BP has demonstrated deep pockets thus far, according to Hamline business professor Fahima Aziz. BP reports that it has paid approximately $6.1 billion to cap the well, clean up the spill, and pay compensation claims—an amount on par with its first quarter profits of about $6 billion. “Right now, this has not made much of a [financial] dent in the company,” says Aziz. Though she qualifies that the dent could become more substantial if BP’s stock price stays down and profitability figures dip.
The Hamline impact
Hamline law students could become involved in Gulf Coast litigation through practicum course placements. Law professor Cathryn Deal has sent students to work in the Orleans Public Defenders Office in Louisiana where oil spill litigation is now consolidated.
Students could receive as much as a semester’s worth of academic credit for their work in a New Orleans law office, nonprofit, or government entity. “Students might help unemployed fishermen and others with claims for damages, assist in the administration of relief payments, represent wildlife organizations in seeking coastal restoration assistance, and similar tasks,” says Deal.
Hamline is getting involved in other ways as well. Faculty members are looking for spring break volunteer trips for students and service learning opportunities for practicing K–12 teachers. Professors are incorporating the spill into their curriculum to analyze its environmental, economic, and social ramifications.
The Center for Global Environmental Education will deepen its partnership with the Dauphin Island Sea Lab, a marine laboratory in Alabama. “People feel empathy for the problem and want to help,” says Tracy Fredin. “And it affects them—seafood will cost more, there are transportation issues, and there are numerous connections to the global economy.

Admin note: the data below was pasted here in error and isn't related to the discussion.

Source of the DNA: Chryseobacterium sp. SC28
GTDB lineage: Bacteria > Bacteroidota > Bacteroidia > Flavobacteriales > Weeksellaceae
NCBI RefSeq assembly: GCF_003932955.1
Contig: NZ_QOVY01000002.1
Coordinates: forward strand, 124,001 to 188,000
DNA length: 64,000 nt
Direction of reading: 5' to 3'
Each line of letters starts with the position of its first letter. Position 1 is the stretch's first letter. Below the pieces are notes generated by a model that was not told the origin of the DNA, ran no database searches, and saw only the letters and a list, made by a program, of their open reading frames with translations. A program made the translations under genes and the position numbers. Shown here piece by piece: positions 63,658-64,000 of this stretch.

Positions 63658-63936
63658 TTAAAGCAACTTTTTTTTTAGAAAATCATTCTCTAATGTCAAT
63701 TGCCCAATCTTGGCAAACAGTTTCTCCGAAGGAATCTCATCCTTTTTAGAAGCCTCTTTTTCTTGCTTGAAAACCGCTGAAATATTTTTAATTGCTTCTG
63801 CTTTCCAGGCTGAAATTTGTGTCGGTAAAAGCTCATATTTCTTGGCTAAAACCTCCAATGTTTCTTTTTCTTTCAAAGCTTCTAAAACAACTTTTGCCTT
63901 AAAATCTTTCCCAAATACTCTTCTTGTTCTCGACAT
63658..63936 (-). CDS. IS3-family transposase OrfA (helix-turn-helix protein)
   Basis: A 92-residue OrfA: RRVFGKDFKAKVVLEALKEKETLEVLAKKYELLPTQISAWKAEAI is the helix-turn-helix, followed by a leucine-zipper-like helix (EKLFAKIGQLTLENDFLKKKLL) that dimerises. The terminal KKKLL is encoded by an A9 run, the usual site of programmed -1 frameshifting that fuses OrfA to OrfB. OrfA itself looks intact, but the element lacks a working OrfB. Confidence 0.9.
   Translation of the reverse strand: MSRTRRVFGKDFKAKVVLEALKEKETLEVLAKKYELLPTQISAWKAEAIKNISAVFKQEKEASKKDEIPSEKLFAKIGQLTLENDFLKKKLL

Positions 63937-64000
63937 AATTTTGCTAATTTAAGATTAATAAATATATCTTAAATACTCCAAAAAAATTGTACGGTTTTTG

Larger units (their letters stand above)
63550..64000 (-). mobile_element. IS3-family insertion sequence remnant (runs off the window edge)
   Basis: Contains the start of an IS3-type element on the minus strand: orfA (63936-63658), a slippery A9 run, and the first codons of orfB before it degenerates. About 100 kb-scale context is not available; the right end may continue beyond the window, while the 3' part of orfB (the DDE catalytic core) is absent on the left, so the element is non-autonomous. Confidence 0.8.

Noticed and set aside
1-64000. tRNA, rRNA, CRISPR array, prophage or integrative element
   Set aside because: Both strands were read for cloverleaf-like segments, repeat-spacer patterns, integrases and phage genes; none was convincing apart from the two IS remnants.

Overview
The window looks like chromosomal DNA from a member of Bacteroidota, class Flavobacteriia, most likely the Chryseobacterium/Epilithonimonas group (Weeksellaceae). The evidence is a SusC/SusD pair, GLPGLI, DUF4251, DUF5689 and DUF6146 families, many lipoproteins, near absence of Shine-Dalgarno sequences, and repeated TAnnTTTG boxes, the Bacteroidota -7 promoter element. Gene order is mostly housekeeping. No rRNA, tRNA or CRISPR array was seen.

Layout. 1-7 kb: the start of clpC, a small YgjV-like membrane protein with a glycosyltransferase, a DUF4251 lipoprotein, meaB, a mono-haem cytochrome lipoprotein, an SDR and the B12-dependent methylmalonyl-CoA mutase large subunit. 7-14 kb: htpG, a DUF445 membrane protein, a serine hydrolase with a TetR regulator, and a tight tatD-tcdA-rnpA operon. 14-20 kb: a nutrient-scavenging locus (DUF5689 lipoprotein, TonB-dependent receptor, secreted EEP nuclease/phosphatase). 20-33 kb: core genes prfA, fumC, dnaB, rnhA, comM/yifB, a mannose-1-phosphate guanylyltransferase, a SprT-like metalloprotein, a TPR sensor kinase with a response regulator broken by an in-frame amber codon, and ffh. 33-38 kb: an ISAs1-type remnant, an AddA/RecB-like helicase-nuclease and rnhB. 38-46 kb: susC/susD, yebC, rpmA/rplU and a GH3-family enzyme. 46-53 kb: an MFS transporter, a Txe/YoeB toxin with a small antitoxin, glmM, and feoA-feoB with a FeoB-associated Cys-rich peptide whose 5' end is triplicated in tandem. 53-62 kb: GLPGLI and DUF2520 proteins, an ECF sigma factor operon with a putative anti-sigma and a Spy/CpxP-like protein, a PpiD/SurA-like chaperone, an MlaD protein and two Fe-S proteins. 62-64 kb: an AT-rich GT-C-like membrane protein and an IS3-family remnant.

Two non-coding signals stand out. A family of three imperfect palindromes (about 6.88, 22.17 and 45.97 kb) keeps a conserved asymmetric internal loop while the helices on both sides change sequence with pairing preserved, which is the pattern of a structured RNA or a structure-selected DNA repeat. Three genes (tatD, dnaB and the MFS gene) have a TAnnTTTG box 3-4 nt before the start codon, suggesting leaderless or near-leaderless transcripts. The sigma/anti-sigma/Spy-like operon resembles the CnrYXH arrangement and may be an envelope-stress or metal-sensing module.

During their June survey of the Alabama coast, the Fredins met with Allison Jenkins, the statewide coordinator of the Alabama Clean Water Partnership. Jenkins uses an educational program on Alabama waterways that was developed by Tracy and the Center for Global Environmental Education. The interactive program features videos, virtual tours, and computer games, and staff members are adding a new module on the oil spill. It will appear at public information kiosks on the Gulf Coast beachfront and will connect to the Internet.
Jenkins has presented the program at Alabama teacher workshops, water festivals, and zoning board meetings. “I fell in love with it,” she says. “It’s a perfect piece for students, but also for legislators and municipal officials. We want to send the message that the decisions we make matter. This is an easy way to help them understand.”
The social impact
Jenkins’ husband, Steve, is in charge of field operations for the Alabama Department of Environmental Management. His team members are exhausted as they coordinate the Gulf response around the warehouse fires and fuel spills that normally occupy their time. “Right now they’re trying to figure out how clean is clean enough at the end of all this,” says Jenkins. “They may have to excavate six to eight feet of sand at the waterline.”